Pixhawk dead - trying to identify the cause

I had a Pixhawk connected via the official power module, itself supplied by 12V from an SBEC itself connected to a 36V battery supply. 

I say had, because the SBEC failed in a cloud of smoke and now neither the Pixhawk, nor any of its ancillaries work any more. I am 99% sure that the damage is unrecoverable, but I am more interested in how to protect against this kind of issue in future. The Pixhawk is completely dead (no LED's) and measuring the voltage across the FMU power led I get around 0.4V when I think I should get 3.3v.

I presume that what happened was the SBEC failed short and so supplying 36V direct to Pixhawk's power module and hence Pixhawk itself. Is there an easy or sensible way to protect against this sort of thing, other than buying a higher capacity power module instead of the SBEC arrangement?

I should say that in this setup, the SBEC also powered the servo rail and a water cooling pump.

The SBEC was a Turnigy Multistar 6-50V with twin 12v and 5v outputs. Upon disassembly, I am not enamoured with the design of this SBEC and would be interested to know if anyone else has had problems with these when operated easily within design limits (rated for 15A and was protected with a 10A fuse upstream which didn't blow).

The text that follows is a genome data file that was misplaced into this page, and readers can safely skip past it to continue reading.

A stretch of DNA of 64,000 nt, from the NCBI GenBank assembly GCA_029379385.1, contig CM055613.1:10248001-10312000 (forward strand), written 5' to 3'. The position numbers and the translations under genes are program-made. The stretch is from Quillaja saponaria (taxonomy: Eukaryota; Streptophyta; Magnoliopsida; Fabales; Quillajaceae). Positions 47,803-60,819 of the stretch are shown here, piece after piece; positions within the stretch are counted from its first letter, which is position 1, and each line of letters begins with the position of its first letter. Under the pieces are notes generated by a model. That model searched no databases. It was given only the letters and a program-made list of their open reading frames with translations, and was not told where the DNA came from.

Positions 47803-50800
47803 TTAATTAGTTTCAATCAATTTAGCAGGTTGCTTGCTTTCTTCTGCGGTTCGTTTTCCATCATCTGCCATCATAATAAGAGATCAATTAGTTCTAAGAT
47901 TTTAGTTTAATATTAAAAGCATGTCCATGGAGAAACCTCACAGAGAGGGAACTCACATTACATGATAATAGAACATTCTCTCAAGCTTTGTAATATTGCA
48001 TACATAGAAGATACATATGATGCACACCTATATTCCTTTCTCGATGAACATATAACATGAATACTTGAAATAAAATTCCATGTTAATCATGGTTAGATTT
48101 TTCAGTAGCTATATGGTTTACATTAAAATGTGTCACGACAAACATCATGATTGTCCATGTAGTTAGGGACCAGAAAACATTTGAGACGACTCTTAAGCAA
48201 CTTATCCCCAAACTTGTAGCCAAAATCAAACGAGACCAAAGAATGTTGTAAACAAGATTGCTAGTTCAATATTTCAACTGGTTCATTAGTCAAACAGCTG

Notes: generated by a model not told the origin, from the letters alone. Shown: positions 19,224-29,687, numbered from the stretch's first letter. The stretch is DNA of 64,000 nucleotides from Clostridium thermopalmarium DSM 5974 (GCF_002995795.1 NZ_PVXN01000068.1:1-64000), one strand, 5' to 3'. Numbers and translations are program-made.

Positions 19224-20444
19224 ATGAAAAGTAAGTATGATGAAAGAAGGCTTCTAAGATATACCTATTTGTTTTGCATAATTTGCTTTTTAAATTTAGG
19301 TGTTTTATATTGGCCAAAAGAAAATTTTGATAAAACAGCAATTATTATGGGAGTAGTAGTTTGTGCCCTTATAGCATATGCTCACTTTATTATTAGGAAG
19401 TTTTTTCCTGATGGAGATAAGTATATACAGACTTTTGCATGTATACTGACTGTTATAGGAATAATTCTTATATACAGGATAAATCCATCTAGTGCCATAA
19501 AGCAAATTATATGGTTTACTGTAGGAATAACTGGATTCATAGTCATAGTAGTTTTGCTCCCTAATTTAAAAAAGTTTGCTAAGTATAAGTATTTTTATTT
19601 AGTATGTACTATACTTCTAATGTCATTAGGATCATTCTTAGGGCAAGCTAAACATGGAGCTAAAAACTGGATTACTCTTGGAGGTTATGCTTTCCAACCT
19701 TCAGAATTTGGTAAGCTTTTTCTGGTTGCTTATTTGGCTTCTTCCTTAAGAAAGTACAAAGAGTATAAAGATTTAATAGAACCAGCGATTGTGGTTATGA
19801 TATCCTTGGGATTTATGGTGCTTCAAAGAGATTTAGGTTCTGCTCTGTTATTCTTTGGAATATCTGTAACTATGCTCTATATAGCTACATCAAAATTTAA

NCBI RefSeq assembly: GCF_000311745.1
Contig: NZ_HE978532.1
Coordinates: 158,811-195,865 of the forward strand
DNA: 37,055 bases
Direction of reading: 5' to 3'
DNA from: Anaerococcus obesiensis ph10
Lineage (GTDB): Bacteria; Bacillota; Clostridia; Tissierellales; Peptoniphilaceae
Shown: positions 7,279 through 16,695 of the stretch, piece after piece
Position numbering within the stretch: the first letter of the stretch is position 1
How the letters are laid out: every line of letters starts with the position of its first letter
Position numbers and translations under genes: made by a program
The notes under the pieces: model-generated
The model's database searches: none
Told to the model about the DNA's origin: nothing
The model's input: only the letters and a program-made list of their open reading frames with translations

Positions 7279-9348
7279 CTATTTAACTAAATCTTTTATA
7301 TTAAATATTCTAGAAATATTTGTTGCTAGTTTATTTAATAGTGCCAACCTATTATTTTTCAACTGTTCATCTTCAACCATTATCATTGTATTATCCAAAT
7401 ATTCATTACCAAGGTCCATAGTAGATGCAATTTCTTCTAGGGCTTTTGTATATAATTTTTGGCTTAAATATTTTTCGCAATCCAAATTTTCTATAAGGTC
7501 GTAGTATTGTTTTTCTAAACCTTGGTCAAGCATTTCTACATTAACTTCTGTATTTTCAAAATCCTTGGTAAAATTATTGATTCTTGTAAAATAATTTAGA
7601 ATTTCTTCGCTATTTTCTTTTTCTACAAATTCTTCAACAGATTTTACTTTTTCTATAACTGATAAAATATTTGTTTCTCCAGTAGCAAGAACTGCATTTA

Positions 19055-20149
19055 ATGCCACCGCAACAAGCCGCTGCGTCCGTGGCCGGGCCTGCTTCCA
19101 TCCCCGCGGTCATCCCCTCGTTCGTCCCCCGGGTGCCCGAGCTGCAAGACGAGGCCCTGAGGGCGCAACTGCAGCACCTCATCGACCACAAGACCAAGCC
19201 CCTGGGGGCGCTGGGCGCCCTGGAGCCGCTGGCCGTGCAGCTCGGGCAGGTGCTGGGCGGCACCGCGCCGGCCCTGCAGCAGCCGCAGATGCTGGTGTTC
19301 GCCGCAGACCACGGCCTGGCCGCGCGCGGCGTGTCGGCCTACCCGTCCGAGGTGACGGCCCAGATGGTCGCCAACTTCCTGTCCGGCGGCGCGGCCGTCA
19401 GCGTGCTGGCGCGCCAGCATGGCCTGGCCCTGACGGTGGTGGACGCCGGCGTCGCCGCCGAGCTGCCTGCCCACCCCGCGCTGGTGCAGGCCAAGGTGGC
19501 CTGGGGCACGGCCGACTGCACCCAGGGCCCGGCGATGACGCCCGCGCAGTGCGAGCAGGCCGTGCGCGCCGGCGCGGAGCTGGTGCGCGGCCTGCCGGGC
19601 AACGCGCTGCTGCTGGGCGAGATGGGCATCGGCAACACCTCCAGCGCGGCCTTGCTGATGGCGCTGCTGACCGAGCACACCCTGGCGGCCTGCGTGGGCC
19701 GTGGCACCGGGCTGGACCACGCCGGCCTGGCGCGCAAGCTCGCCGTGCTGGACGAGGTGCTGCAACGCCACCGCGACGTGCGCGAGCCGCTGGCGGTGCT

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Replies

  • To prevent too high voltage from a defective step-down switching regulator, you can connect a ~2A polyfuse, then a powerful zener ~6v zener.

    Should the voltage go above 6v (, the zener will short, and trip the polyfuse)

    be sure to use a powerful zener, or a transistor + zener to do the shorting. 

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